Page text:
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Now as he went on his way, he approached Damascus, and suddenly a light from heaven shone around him. And falling to the ground, he heard a voice saying to him, “Saul, Saul, why are you persecuting me?” And he said, “Who are you, Lord?” And he said, “I am Jesus, whom you are persecuting. But rise and enter the city, and you will be told what you are to do.” (Acts 9:3-6 ESV)

As I started my morning, this thought occurred to me: God loved Saul. To most, you may not even think such a basic thought needs to be shared. God loves everyone, doesn’t He? Yes, but God loved Saul! Before his trip to Damascus, Saul was persecuting, murdering, and hunting down Christians across Israel, all the way to Damascus in Syria!

Here is a startling thought: Jesus loved Saul long before this zealous Pharisee ever met Him on the road to Damascus. This thought is sure to offend some of our religious sensibilities, but it needs to be said: God loves sinners. All kinds of sinners. Horrible sinners. “Good” sinners. Big sinners. Small sinners. The Scripture says it this way: but God shows his love for us in that while we were still sinners, Christ died for us. (Romans 5:8 ESV)

After consenting to the death of Stephen (the first Christian martyr – Acts 8:1), Saul set out to ravage and destroy the Church of Jesus. Before Saul ever experienced the Resurrected Christ in all His glory and splendor, Jesus already loved Him. This incredible love should serve as a challenging reminder to us: we aren’t just called to love those who love us, we are called to love our enemies and pray for those who persecute us (Matthew 5:44).

How in the world could Jesus expect us to love our enemies? Because long before you and I surrendered our life to Jesus as Lord, God loved us. God never calls us to do something He Himself has not done. Do you have a Saul in your life? Someone who has hurt you, persecuted you, mistreated you, taken advantage of you, or been less than loving towards you? Love them even when they don’t love you. It is this type of love, our love for each other and the love for the world around us, that will demonstrate we are truly the disciples of Jesus (John 13:35).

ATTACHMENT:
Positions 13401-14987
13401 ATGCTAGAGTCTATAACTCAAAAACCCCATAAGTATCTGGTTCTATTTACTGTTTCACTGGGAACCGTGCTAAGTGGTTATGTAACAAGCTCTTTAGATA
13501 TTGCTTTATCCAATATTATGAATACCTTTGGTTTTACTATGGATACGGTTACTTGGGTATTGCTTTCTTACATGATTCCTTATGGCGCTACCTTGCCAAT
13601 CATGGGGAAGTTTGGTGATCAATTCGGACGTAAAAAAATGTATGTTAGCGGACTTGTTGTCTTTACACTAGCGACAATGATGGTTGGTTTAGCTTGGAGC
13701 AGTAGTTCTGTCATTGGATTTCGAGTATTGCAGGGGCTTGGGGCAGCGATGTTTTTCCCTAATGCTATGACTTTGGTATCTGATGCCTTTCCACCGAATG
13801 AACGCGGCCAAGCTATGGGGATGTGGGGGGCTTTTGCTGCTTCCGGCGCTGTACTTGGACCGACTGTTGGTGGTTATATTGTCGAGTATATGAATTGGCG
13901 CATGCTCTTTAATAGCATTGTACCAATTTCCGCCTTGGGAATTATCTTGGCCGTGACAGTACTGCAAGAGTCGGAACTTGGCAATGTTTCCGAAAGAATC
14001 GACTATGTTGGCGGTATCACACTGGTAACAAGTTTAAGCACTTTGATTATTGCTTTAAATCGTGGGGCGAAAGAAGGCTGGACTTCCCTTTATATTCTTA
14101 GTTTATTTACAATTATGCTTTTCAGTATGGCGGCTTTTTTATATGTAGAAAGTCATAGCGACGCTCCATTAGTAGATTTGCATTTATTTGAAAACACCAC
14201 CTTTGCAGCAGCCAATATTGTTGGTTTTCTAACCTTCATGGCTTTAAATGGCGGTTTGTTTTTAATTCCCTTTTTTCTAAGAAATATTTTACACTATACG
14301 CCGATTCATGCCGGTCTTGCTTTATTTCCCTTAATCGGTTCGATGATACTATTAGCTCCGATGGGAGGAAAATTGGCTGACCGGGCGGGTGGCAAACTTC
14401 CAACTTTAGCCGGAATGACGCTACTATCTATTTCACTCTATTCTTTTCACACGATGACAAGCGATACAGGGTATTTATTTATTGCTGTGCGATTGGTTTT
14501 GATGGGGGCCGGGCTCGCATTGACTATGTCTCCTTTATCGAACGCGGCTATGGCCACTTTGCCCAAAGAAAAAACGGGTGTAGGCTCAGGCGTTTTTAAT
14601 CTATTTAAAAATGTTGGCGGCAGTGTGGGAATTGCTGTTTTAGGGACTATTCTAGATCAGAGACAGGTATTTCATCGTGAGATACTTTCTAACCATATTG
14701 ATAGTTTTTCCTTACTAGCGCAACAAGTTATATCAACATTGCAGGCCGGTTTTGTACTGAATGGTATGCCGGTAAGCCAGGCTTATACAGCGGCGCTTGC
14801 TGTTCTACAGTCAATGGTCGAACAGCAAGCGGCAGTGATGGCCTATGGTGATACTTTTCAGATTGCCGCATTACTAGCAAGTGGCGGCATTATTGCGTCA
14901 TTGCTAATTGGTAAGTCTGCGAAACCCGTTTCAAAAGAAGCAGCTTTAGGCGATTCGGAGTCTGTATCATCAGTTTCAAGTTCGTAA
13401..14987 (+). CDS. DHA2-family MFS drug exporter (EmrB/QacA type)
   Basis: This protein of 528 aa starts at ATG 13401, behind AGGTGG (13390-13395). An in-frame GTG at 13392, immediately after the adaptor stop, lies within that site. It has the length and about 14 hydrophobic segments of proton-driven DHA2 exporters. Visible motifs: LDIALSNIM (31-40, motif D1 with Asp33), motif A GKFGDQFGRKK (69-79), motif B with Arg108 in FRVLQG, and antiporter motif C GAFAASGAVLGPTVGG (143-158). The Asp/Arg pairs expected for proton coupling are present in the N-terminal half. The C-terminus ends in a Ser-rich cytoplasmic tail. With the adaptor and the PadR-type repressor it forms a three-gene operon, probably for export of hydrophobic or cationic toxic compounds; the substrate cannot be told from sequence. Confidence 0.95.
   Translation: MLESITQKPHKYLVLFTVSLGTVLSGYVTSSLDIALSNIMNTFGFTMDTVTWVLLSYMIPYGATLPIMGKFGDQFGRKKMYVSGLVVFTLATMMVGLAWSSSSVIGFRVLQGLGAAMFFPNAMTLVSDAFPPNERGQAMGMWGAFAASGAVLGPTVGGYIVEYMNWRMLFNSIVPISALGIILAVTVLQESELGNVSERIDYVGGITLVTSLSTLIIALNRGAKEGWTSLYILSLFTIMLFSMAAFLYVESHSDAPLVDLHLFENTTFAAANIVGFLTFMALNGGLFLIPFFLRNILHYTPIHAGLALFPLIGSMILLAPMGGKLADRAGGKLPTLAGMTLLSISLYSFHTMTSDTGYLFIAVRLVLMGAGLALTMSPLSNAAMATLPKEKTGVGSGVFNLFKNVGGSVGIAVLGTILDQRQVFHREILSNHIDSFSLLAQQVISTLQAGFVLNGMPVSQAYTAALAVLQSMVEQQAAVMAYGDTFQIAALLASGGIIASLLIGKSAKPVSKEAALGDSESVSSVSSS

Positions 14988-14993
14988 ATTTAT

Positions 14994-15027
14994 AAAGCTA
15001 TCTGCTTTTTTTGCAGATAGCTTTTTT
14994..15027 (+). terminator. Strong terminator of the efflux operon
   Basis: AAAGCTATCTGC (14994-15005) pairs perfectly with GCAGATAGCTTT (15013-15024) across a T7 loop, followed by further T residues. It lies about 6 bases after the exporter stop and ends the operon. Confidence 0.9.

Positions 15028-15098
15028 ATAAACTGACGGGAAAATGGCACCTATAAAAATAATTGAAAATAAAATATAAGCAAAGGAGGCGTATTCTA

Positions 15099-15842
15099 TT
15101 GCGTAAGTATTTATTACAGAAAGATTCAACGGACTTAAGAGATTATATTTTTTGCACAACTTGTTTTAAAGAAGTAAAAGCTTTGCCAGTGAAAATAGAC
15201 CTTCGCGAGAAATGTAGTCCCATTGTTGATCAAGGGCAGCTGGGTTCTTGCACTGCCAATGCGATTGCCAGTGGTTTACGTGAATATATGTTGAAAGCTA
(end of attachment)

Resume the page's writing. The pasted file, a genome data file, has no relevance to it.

After Saul met Jesus on the road to Damascus, he was blind for three days. In these days, God began preparing the heart of this once proud, arrogant, blaspheming religious leader. Although Jesus could have miraculously healed Saul of his blindness after these three days, God did what He often does, He invited the Church to be involved in His process.

As Saul sat in the darkness of those three days, God called out to a Christian named Ananias. And the Lord said to him, “Rise and go to the street called Straight, and at the house of Judas look for a man of Tarsus named Saul, for behold, he is praying, and he has seen in a vision a man named Ananias come in and lay his hands on him so that he might regain his sight.” (Acts 9:11-12 ESV) Now stop for a second and think about what is happening here… Ananias and the Christian church in Damascus no doubt knew that Saul was on his way to hunt them down. Now, Jesus Himself speaks to Ananias and tells him to go, lay his hands on him, and Jesus will heal him!

I love how Ananias responds: But Ananias answered, “Lord, I have heard from many about this man, how much evil he has done to your saints at Jerusalem. And here he has authority from the chief priests to bind all who call on your name.” (Acts 9:13-14 ESV) I love the response because it is so real! It was almost like Ananias was like, “uh… Jesus, do you know who this guy is? Do you know what he has been doing!? Do you really want me to go be a blessing in the life of this monster!?!” In the end, Jesus tells Ananias what he really needs to hear as He commands him to “go” (Acts 9:15-16).

Later in his life, Saul would be known by his Roman name, Paul. The Apostle Paul would never forget his life before Christ or the great mercy God showed him. Paul would go on to be the chosen instrument of Jesus to carry His name to the gentiles.

Today, I want to challenge you to show love to all people, even those who don’t deserve it. Remember, there was a time where you and I were enemies of God, He loved us anyway. Never under estimate the transforming power of Jesus or how He might use someone who is right now an enemy or persecutor. Who do you need to show love, mercy, grace, and compassion to today? Today with the grace and mercy Jesus has shown us in mind, let us “go and do likewise” (Luke 10:37).

Categories: Devotion